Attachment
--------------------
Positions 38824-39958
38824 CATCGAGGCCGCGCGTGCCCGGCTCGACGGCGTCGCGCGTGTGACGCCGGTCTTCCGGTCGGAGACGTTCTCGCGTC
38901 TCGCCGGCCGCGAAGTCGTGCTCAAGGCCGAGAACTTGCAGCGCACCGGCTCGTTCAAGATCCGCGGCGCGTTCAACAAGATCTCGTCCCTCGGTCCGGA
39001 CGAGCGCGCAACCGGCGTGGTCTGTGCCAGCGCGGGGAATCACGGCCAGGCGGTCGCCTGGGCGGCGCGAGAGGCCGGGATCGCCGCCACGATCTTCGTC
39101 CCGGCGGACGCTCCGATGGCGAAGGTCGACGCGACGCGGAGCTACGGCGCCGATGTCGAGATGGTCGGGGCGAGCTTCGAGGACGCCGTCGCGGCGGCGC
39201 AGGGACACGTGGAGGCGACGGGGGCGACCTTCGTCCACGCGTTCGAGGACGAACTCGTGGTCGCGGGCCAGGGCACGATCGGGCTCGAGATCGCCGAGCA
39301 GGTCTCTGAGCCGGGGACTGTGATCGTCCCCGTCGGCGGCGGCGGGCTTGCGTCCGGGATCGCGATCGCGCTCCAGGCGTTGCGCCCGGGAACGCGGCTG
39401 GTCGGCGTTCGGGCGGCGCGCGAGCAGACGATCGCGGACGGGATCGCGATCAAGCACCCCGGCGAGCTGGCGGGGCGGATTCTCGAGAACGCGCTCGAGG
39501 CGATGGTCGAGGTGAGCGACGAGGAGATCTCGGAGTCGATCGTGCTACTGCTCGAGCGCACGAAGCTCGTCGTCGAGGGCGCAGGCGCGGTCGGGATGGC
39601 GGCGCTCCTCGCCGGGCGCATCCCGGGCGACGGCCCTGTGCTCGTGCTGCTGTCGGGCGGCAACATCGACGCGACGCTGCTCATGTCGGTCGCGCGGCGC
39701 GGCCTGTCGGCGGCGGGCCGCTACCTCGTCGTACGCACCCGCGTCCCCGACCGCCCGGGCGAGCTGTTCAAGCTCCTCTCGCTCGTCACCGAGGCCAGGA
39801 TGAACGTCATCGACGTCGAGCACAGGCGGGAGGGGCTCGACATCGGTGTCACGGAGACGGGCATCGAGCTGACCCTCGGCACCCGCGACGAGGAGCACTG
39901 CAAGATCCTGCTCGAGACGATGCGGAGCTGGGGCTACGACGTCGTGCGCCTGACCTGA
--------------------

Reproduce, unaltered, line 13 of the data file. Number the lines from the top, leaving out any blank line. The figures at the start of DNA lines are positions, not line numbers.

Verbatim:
39901 CAAGATCCTGCTCGAGACGATGCGGAGCTGGGGCTACGACGTCGTGCGCCTGACCTGA